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Managed health care often a factor in missed diagnoses of depression

Because depression is poorly identified by patients and physicians alike, a USC psychiatric pharmacist said that depressed people do not always receive the help they need.

“A diagnosis of depression in a primary care setting continues to be under-recognized, and when diagnosed, is often inadequately treated,” said Glen Stimmel, professor of clinical pharmacy, psychiatry and the behavioral sciences, School of Pharmacy and Keck School of Medicine.

Stimmel, who has written extensively about depression, said that due to managed health care, a majority of depressed people are treated exclusively by a primary care physician instead of seeking help from a psychiatrist, which contributes to missed diagnoses and inadequate treatment.

“Primary care physicians don’t always have enough time with a patient and don’t ask the right questions in order to diagnose depression correctly,” said George Simpson, professor and interim-chair of the Keck School’s Department of Psychiatry and the Behavioral Sciences. “Patients may be afraid to discuss symptoms of depression and may be embarrassed about the stigma associated with the disease.”

Primary care physicians are trained to focus on physical complaints to rule out medical conditions such as diabetes and thyroid disorders, which are often characterized by symptoms of depression. This is especially problematic for senior citizens with symptoms of fatigue or dementia; two of the major warning signs for depression in that age group.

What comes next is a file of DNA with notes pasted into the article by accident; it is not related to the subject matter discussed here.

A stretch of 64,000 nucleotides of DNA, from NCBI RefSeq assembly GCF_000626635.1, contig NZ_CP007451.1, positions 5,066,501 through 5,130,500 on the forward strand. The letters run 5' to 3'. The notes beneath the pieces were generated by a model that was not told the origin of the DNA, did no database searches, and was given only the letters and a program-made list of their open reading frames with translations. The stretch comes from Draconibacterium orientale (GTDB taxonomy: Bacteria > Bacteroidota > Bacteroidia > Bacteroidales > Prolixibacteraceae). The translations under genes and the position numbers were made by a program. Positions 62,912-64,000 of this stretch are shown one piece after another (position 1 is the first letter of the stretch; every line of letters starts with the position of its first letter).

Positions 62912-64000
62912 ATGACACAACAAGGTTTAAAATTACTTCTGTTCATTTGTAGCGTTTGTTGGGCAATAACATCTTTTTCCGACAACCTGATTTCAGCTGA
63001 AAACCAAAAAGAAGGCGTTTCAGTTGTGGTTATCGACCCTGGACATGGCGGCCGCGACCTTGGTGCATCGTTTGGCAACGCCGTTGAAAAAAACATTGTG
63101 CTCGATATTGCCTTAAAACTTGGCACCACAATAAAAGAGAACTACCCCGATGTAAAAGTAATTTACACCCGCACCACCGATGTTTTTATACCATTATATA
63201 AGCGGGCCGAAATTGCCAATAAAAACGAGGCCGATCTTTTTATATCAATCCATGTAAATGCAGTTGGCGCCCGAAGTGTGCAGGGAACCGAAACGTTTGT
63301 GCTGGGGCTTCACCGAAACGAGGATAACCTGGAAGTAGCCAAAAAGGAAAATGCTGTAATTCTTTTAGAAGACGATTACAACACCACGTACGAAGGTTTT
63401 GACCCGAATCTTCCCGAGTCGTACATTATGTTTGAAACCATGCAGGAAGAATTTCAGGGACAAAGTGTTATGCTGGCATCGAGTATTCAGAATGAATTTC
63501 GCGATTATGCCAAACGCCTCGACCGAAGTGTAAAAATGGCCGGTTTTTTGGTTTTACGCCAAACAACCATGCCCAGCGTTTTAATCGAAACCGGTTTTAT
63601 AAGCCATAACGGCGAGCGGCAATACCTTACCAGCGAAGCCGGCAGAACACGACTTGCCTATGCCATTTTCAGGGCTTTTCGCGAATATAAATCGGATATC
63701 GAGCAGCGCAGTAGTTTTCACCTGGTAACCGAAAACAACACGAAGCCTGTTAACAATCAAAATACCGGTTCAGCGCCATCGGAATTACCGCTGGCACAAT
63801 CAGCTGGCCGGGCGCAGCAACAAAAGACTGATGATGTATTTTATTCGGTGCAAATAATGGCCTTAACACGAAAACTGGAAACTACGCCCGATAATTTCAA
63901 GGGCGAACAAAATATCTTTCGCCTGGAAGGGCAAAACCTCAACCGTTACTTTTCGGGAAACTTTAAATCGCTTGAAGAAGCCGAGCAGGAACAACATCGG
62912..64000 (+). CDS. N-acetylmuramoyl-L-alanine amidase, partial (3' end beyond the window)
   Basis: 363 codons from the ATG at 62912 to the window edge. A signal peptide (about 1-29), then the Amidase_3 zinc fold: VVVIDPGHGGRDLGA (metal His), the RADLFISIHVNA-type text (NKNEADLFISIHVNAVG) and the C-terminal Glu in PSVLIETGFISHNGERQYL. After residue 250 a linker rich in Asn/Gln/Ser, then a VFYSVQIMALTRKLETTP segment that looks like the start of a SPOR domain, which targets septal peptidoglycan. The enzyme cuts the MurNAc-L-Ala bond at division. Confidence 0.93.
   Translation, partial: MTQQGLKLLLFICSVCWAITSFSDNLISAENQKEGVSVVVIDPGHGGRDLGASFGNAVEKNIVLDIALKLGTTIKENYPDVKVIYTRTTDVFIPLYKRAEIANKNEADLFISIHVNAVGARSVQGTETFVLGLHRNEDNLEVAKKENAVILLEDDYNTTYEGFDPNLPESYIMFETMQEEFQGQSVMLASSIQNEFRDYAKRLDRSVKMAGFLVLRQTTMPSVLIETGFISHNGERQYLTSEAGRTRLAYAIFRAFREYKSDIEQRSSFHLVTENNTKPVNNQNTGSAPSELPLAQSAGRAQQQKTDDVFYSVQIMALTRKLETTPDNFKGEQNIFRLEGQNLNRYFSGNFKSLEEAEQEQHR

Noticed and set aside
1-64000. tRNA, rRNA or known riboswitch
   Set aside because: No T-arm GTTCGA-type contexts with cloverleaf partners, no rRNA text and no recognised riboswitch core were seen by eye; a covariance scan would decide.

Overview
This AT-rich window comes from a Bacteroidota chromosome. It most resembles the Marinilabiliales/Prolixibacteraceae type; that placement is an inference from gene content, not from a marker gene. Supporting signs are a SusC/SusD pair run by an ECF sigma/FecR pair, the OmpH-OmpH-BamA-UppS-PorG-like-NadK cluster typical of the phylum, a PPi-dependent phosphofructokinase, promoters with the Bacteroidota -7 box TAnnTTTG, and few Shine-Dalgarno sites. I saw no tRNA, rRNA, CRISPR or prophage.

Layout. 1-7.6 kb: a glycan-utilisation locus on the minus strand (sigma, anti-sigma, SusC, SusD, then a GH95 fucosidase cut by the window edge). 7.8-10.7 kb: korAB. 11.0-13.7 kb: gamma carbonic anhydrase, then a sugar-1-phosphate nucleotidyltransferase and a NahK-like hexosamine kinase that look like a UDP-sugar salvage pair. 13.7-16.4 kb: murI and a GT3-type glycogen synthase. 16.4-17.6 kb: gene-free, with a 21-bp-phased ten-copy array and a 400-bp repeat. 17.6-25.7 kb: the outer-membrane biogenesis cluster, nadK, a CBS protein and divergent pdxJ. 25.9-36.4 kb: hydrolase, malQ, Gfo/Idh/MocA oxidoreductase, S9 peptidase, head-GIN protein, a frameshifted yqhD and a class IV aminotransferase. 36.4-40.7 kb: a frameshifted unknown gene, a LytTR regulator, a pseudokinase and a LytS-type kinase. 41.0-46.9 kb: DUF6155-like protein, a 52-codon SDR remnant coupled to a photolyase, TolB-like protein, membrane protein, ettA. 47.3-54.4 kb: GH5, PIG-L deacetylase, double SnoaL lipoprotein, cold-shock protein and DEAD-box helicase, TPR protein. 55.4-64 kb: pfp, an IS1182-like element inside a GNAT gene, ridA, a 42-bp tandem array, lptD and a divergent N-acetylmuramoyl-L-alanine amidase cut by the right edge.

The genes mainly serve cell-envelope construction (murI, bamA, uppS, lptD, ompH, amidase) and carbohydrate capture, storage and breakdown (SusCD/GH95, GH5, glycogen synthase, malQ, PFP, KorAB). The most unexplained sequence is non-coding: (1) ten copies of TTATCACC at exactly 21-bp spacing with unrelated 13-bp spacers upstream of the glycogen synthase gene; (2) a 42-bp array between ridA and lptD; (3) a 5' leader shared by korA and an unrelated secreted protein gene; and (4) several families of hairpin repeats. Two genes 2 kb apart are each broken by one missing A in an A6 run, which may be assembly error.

“Some physicians associate memory impairment and lack of energy solely with old age, when in reality, the senior citizen may be depressed,” said Simpson.

Along with a proper diagnosis, successful treatment of patients with depression requires careful monitoring and “fine tuning” of antidepressant medication over time, said Stimmel.

Antidepressants work by restoring the balance of neurotransmitters—specifically of serotonin and norepinephrine—to normal levels in the brain, creating a domino effect that alleviates depression symptoms.

The drugs must be taken for at least two to six weeks before most people see a noticeable change in their mood. After the depressive symptoms subside, patients need to keep taking the medication for a total of six to twelve months to prevent recurrence.

Side effects are common when a patient first begins treatment and are usually dose dependent. As the body gets used to the drug, many side effects will either subside or decrease in severity.

“Patients need to understand the side effects of antidepressants so they know what to expect,” said Michael Wincor, associate professor and interim-chair of the Department of Pharmacy at the School of Pharmacy. “It is crucial for a depressed individual to have faith that they will feel better in six weeks—and that experiencing side effects means that the drug is working.”

Despite advances in drug therapy, patient education remains an obstacle in the treatment of the depression. The first crucial step towards recovery is recognition of depressive symptoms—and acknowledgement that depression is a serious, medical condition that must be treated by a physician.

“Many patients are hesitant to discuss feelings of depression with their physician since that would require an admission of emotional weakness. Other patients are uninformed about depression, believing that their symptoms are a natural part of life,” said Stimmel. “Physicians and pharmacists can help their patients recover from depression by investing time for education, by understanding the perspective of the patient and by negotiating treatment options.”

Managed health care often a factor in missed diagnoses of depression

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